Hobby Lobby wins before the Supreme Court

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1. Business corporations are potentially covered by RFRA: Hobby Lobby is a 5-to-4 decision on the bottom line, but only 5-to-2 on whether for-profit corporations may bring RFRA claims, or whether owners of those corporations may sue based on restrictions imposed on those corporations. Justices Breyer and Kagan expressly say that they do not express an opinion on the issue; they think Hobby Lobby should lose regardless of how the issue is decided. Here’s part of the majority’s explanation of why it concluded that for-profit corporations are covered (paragraph breaks added):

As we will show, Congress provided protection for people like the Hahns and Greens by employing a familiar legal fiction: It included corporations within RFRA’s definition of “persons.”

But it is important to keep in mind that the purpose of this fiction is to provide protection for human beings. A corporation is simply a form of organization used by human beings to achieve desired ends. An established body of law specifies the rights and obligations of the people (including shareholders, officers, and employees) who are associated with a corporation in one way or another.

When rights, whether constitutional or statutory, are extended to corporations, the purpose is to protect the rights of these people. For example, extending Fourth Amendment protection to corporations protects the privacy interests of employees and others associated with the company. Protecting corporations from government seizure of their property without just compensation protects all those who have a stake in the corporations’ financial well-being. And protecting the free-exercise rights of corporations like Hobby Lobby, Conestoga, and Mardel protects the religious liberty of the humans who own and control those companies.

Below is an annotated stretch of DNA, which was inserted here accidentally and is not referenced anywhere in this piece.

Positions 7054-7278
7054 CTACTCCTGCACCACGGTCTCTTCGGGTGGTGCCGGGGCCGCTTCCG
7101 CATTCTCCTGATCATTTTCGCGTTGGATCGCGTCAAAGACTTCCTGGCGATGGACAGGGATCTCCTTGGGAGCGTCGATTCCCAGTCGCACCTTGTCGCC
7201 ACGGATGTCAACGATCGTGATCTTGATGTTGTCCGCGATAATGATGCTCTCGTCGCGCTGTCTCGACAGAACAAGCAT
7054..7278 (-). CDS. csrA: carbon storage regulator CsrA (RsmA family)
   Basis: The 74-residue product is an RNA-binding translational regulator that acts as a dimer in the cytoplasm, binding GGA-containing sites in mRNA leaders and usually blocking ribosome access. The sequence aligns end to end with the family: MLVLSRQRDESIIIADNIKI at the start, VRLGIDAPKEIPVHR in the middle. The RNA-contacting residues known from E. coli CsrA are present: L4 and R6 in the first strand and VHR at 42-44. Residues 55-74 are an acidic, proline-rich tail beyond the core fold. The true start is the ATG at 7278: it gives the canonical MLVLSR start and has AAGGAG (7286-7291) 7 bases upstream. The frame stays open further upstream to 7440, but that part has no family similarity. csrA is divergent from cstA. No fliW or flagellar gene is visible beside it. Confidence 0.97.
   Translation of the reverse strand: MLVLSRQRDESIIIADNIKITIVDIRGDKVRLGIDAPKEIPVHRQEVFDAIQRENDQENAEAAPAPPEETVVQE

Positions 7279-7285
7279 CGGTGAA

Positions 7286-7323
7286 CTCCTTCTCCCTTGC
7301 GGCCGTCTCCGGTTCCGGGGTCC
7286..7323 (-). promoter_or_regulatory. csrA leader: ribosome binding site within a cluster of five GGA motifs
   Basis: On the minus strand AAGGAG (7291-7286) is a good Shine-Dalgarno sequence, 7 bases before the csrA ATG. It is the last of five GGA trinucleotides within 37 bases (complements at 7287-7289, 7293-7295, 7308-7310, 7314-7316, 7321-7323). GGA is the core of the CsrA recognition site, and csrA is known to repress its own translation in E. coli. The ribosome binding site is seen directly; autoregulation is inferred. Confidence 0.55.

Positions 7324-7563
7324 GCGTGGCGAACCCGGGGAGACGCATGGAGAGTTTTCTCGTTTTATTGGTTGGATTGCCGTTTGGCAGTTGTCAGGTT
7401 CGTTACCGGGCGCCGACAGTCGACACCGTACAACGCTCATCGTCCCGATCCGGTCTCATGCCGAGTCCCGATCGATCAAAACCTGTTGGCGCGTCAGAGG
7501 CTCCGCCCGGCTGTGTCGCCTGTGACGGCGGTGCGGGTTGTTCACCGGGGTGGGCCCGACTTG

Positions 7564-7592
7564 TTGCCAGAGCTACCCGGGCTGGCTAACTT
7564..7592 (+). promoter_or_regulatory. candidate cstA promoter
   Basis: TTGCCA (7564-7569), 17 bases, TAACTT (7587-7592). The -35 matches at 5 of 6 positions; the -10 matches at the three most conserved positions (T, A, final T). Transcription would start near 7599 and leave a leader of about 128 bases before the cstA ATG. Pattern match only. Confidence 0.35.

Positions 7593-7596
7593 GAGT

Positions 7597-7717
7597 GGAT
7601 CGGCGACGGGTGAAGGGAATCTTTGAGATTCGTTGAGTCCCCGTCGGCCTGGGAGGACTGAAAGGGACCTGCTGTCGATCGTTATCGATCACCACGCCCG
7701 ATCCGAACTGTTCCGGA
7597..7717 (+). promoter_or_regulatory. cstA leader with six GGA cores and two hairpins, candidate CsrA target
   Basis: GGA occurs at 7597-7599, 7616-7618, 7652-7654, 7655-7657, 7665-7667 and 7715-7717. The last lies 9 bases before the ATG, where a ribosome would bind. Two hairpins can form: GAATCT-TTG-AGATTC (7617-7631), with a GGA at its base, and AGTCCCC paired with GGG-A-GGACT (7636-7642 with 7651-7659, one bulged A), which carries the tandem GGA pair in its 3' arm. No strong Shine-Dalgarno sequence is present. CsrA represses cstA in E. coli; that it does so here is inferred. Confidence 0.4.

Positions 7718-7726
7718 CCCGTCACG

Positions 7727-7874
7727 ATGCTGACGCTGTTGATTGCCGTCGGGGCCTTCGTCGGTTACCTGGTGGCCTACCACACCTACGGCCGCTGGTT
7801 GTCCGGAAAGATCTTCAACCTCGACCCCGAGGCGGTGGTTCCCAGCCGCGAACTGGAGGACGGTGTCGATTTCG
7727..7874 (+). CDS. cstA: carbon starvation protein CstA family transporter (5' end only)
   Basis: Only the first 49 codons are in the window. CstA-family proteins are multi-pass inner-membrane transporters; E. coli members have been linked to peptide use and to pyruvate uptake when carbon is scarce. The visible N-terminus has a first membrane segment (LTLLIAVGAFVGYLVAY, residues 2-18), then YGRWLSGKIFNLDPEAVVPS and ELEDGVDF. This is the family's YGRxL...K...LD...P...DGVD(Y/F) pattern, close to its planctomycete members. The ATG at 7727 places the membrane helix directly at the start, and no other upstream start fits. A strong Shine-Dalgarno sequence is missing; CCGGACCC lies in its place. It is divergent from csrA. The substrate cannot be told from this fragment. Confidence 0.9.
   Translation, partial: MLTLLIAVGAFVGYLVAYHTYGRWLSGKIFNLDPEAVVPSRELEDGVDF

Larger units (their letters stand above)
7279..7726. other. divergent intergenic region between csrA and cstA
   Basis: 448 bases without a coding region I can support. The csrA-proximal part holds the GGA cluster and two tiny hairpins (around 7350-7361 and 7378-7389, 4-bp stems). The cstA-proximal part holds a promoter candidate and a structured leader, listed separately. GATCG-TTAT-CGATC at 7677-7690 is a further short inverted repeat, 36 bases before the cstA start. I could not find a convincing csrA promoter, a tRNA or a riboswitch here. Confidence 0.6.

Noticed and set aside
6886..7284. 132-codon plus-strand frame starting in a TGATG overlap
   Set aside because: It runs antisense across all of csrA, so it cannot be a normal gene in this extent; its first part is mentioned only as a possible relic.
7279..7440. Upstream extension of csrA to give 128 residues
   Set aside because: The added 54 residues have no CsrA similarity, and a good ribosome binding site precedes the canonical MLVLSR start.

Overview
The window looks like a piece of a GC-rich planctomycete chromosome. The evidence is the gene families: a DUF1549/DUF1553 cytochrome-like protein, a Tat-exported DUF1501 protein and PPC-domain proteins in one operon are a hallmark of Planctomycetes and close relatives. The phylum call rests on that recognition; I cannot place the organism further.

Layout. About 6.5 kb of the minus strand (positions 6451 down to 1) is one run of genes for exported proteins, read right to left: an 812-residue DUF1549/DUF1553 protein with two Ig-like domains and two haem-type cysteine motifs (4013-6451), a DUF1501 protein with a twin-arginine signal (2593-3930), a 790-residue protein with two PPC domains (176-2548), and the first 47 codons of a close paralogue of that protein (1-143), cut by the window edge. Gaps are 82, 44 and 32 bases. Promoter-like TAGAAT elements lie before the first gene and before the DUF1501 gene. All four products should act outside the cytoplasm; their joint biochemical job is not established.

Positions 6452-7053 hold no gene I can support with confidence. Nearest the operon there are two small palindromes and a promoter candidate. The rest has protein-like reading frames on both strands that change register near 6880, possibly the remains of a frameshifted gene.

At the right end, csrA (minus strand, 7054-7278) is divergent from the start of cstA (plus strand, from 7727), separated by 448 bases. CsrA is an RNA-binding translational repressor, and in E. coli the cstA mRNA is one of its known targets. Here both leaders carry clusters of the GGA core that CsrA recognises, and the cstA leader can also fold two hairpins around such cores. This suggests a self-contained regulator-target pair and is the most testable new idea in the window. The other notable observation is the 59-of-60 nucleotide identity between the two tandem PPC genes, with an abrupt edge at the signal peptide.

And here’s part of the Justice Ginsburg’s and Sotomayor’s explanation of their contrary view:

The Dictionary Act’s definition, [which defines “person” to usually include corporations], controls only where “context” does not “indicat[e] otherwise.” Here, context does so indicate. RFRA speaks of “a person’s exercise of religion.” Whether a corporation qualifies as a “person” capable of exercising religion is an inquiry one cannot answer without reference to the “full body” of pre-Smith “free-exercise caselaw.” There is in that case law no support for the notion that free exercise rights pertain to for-profit corporations….

Reading RFRA, as the Court does, to require extension of religion-based exemptions to for-profit corporations surely is not grounded in the pre-Smith precedent Congress sought to preserve. Had Congress intended RFRA to initiate a change so huge, a clarion statement to that effect likely would have been made in the legislation. The text of RFRA makes no such statement and the legislative history does not so much as mention for-profit corporations.

2. The Affordable Care Act substantially burdens these particular claimants’ practice of religion (as to the requirement that they provide insurance plans that pay for contraceptives that they view as abortion-producing): Here’s a key excerpt from the majority; note that both Hobby Lobby (owned by the Greens) and Conestoga Wood (owned by the Hahns) claimed religious exemptions in this case:

Because RFRA applies in these cases, we must next ask whether the HHS contraceptive mandate “substantially burden[s]” the exercise of religion. 42 U.S.C. §2000bb– 1(a). We have little trouble concluding that it does….